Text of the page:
Hi. I'm Doug LeMoine, and this is where I write about design, art, books, and baseball, approximately in that order. I work at Cooper, and I take photos. You can reach me at doug [dot] lemoine [at] gmail [dot] com






    I'm everywhere

    The best heckle ever?

    Via The Times:

    Kirk Douglas had a son, the little-remembered Eric Douglas, who was an actor and stand-up comedian. He once came over to the UK to do some gigs and inadvertently created one of British comedy’s finest legends. Eric wasn’t having a great gig at a London club; he was going down the pan. His opening line, I seem to remember, focused on the fact that he lacked the cleft in his chin possessed by both his father and brother. The audience was not in the least interested. Their indifference eventually overwhelmed him and he finally shouted: “Do you know who I am? I’m Kirk Douglas’s son!” The room looked on in silence, then someone in the audience stood up and said: “No, I’m Kirk Douglas’s son.” He was swiftly followed by several more. Within seconds, the entire audience was on their feet, all claiming to be Kirk Douglas’s son, in a pitch-perfect parody of the scene in Spartacus. That, by anyone’s standards, is a tough gig.

    Read on: A nice discussion of the dark side of heckling going on at The Guardian.

    I read too much into this kind of stuff.


    There’s an intimacy in this that so resonates with me. I mean, it’s impossible to imagine that I wouldn’t be charmed by the subject matter alone — a President I greatly admire, plus two NBA players. But this moment is especially great, because I love Derrick Rose’s game and I will always appreciate that he OD’d on candy before the 2008 NCAA Final with Kansas. And I admire Joakim Noah’s gritty post play and his serious media game. And I love that there’s genuine emotion in this shot. It has got a little bit of stagey-ness, but it also feels, like I said, intimate, like the photographer took this photo and emailed it to me, and said: “You’d appreciate this.”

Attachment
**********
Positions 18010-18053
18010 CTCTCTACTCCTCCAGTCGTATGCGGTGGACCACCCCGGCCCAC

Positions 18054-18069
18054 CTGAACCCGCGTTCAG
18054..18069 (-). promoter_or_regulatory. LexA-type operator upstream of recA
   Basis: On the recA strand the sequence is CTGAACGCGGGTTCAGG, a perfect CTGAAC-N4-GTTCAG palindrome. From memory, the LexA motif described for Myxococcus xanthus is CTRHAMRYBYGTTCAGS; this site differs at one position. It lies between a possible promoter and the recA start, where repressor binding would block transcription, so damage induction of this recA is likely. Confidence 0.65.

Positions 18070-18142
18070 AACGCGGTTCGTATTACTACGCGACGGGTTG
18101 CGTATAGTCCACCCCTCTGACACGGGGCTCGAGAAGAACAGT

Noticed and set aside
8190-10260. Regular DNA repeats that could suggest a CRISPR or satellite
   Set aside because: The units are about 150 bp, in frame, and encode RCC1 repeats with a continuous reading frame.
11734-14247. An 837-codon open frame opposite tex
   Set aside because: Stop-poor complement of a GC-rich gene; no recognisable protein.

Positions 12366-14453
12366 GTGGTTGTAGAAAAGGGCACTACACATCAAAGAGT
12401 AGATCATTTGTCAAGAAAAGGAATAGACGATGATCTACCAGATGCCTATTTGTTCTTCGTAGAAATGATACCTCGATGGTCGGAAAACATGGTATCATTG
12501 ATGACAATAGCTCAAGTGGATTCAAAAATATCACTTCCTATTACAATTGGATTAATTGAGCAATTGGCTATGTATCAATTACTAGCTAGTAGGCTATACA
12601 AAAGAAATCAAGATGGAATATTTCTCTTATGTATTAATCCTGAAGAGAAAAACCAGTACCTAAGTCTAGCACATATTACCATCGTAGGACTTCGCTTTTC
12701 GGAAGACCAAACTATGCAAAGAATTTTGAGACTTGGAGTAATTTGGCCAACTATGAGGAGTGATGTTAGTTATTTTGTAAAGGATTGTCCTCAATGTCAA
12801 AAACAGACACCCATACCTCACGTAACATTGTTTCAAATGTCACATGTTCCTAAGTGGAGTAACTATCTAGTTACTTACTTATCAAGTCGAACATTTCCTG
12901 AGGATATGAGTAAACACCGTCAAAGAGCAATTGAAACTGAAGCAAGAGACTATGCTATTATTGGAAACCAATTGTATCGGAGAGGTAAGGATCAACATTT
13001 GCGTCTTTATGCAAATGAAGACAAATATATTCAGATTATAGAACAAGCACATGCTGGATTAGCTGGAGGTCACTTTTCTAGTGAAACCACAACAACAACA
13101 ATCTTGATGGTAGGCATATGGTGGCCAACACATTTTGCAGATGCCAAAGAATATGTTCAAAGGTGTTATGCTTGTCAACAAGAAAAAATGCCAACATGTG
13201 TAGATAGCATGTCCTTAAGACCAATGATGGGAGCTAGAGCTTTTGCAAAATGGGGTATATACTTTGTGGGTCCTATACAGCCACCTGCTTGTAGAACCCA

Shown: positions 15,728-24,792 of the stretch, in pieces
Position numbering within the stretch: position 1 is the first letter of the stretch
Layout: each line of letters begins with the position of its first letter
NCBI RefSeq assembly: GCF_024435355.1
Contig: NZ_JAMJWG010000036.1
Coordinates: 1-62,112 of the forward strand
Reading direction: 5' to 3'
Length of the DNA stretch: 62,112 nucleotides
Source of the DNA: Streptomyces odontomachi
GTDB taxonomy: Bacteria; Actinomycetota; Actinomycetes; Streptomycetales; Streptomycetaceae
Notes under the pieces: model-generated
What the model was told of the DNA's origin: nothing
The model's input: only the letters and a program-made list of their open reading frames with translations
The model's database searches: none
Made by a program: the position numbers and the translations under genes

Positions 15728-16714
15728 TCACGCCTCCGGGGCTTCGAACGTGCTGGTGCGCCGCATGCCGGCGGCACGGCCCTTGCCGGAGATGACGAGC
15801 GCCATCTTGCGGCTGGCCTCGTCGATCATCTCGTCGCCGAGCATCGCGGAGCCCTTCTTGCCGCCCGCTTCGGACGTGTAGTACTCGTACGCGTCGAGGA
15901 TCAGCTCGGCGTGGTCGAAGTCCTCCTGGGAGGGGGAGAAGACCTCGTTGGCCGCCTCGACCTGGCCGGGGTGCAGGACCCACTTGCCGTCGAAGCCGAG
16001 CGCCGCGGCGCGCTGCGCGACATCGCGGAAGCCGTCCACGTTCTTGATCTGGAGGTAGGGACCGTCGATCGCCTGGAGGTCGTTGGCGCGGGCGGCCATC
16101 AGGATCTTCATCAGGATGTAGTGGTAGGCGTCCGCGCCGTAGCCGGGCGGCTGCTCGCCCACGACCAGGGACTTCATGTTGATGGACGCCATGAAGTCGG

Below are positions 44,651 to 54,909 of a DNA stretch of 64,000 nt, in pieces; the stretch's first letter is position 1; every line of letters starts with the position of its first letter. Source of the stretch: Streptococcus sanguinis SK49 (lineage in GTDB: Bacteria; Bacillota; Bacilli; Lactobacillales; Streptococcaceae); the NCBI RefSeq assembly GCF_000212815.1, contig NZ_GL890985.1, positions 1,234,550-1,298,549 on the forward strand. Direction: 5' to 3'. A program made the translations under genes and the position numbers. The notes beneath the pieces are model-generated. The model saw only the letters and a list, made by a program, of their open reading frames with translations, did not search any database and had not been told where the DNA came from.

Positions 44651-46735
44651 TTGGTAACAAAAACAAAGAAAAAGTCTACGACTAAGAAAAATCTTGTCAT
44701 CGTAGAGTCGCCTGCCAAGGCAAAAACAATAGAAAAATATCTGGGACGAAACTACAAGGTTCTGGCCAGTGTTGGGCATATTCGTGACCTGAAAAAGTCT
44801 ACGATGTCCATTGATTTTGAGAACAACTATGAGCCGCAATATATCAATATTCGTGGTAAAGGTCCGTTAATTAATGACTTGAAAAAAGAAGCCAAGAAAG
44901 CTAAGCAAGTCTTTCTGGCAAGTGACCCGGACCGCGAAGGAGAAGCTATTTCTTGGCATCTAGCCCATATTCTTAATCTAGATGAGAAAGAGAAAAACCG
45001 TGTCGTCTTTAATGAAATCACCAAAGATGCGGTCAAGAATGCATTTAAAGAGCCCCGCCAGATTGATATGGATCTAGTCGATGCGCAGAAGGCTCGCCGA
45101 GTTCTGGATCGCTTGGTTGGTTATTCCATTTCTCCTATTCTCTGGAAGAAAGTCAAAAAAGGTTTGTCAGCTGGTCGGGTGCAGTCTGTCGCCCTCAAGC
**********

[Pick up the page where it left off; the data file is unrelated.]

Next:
They don’t think it be like it is, but it do.

    Oscar Gamble - Glorious afro

    All this time, I thought the best thing about Oscar Gamble was his epic afro. But now I’ve learned that the title of this post is said to have originated from Gamble during a discussion of the 1975 Yankees; those were the early days of George Steinbrenner’s tenure, and the first of Billy Martin’s five managerial stints. And yeah, Gamble’s assessment sounds about right to me. (I first saw it in the comments section of an excellent post by Joe Posnanski, which is worth reading for the wealth of sports quotes).

    This year’s best beer-themed sweater collection

    Beer sweaters

    Dang, that Grain Belt sweater in the upper right corner is HOT. via AJ Fosik

    Modern ancient handiwork at YBCA

    Michael's handiwork (and hand)

    My old friend Michael Ramage has a hand in this installation in the Yerba Buena Center for Art’s Sculpture Garden. He’s designing and building a pair of domes, made from layers of bricks and mortar and styled on ancient techniques. The artist behind it is Jewlia Eisenberg & Charming Hostess, and the vision is that the domes will be an outdoor venue for music, contemplation, and mind-expanding activities throughout the summer. I visited on Tuesday, and I was struck by the ways that each dome’s oculus (fancy word for the open, circular window at the top of the dome) framed the surrounding sky and buildings. That perspective actually kind of made the generic buildings at 3rd and Howard appear to be somewhat cool. Didn’t think that would be possible.

    Business travel is not so bad sometimes

    Business travel is not so bad sometimes